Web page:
Here is my response to Cathy’s insightful post on MOOCs – if moocs are the answer, what is the question?
Is MOOC the problem or solution to Higher Education, especially to the Future of Higher Education?
What is the question? What are the issues that MOOCs are trying to address? Whose perspectives would be educationally, socially, politically, and economically sound? What are the value propositions of each of the MOOCs offer? How have they been responded by those in needs, or those in favor of or against MOOCs?
I have shared some of those voices, merits and demerits of MOOCs in series of posts.
Neoliberals, real liberals, DIY pundits, pro and against MOOCs, educators and learners have all got their perspectives, their open or hidden agendas, though now they are putting them openly (and sometimes semi-openly) on the virtual tables, via their formal channels, or social media platforms, blog or twitter posts.
The rapidly changing educational landscape has turned the discourse into a teaching as important to a learning as a more important topic, BUT not always the MOST IMPORTANT one as the business models of MOOCs have not yet fully emerged.
How could learning be fully exploited if it is not centred around learners? May be we are still searching, experimenting and exploring some of the tips of the icebergs relating to Higher Education, especially with the WICKED problems in Higher Education.
The wicked problems and social complexity provides some clues – the forces of fragmentation could be the forces that challenge collective intelligence, not only in groups in organisation, but also in networks. Compare this with the typical problem solving approach as outlined here.
“Fragmentation suggests a condition in which the people involved see themselves as more separate than united, and in which information and knowledge are chaotic and scattered. The fragmented pieces are, in essence, the perspectives, understandings, and intentions of the collaborators. Fragmentation, for example, is when the stakeholders in a project are all convinced that their version of the problem is correct. Fragmentation can be hidden, as when stakeholders don’t even realize that there are incompatible tacit assumptions about the problem, and each believes that his or her understandings are complete and shared by all.”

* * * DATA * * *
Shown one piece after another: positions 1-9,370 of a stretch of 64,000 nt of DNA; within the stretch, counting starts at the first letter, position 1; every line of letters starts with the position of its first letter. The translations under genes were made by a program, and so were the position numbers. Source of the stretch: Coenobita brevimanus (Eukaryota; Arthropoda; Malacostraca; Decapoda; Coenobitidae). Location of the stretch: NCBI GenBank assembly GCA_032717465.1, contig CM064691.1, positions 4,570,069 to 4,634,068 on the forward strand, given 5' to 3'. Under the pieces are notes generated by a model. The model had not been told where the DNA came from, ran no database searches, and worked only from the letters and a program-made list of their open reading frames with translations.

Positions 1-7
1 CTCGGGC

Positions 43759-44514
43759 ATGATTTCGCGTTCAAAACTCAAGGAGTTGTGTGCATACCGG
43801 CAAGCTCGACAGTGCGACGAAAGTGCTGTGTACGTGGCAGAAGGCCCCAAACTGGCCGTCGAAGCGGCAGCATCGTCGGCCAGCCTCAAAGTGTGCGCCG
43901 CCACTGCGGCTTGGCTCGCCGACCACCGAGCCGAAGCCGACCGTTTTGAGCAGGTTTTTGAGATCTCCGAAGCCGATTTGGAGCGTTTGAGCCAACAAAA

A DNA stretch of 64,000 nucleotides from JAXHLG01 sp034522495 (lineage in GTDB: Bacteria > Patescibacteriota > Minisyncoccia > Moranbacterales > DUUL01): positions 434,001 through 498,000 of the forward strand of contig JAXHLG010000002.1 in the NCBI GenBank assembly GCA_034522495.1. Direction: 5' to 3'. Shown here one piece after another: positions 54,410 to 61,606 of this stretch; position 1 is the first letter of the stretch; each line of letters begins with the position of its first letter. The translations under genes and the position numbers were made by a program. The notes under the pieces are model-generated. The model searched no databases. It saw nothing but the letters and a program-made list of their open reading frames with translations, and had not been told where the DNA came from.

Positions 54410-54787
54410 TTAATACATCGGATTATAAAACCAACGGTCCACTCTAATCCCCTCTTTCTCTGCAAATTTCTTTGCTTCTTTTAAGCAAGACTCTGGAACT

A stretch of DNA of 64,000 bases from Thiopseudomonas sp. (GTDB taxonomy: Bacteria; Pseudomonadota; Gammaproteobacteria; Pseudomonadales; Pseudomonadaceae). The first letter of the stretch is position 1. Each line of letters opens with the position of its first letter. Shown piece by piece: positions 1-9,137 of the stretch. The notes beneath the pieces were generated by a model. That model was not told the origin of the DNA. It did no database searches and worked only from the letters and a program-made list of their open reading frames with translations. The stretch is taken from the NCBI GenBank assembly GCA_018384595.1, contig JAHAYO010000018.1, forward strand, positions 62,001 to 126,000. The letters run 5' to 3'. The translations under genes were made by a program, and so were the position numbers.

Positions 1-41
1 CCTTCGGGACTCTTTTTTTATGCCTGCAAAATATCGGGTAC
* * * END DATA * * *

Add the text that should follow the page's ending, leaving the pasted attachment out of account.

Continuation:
The antidote to fragmentation is shared understanding and commitment. In the case of networked and collective learning, it also requires forms of curation and aggregation – both on the fragmented resources collected and conversation held all over the places, in order to make sense, and to form a more coherent response to the problem statement. This would then be shared through further conversation, by redefining the problem, analyzing the data, developing alternative options and solutions, followed by implementation of solutions. The use of wikis and google documents are typical examples to illustrate the crowdsourcing solutions to such problems.
“Social complexity makes wicked problems even more wicked, raising the bar of collaborative success higher than ever.
Because of social complexity, solving a wicked problem is fundamentally a social process. Having a few brilliant people or the latest project management technology is no longer sufficient.”
The current scenario indicates that we are at a state of fragmentation in the midst of Higher Education, where MOOCs, OERs, privatization, partnerships, alliances, and co-operation and collaboration are just part of these fragmentation and disruption movement. The actual tsunami may not even be the MOOCs, but the technological, economic and social “revolution” uprising for fundamental human rights to Higher Education at a free or affordable cost and a quest for innovative and improved Higher Education.
George Siemens in his response to the fragmentation of Higher Education highlights the current trend of MOOCs and the possible future scenarios of Higher Education.
There are both complicated and complex “problems” that have emerged throughout the last decade, especially in HE, that may necessitate a global conversation, and the social media just release all the voices that sounded to be polarised, when both reasons and emotions are nuanced in those postings.
Unfortunately, there aren’t many research papers on MOOCs (especially the xMOOCs) which are based on concrete statistics and evidences that reveal the actual learnings associated with the MOOCs. Here are some of the orthodoxes and hypothesis relating to MOOCs.
The challenges ahead go deeper than what MOOCs are addressing, when viewed from a global perspective, unveiled by the various professors in these global stories.
How to achieve a balance among all stakeholders, when learning is at the heart and mind of venture capitalists, philanthropic opportunists, education idealists, progressive educationists, transformative educationists? Are people either pushing or pulling their wishlists in this opportunistic education transformation and innovative disruption to the limit?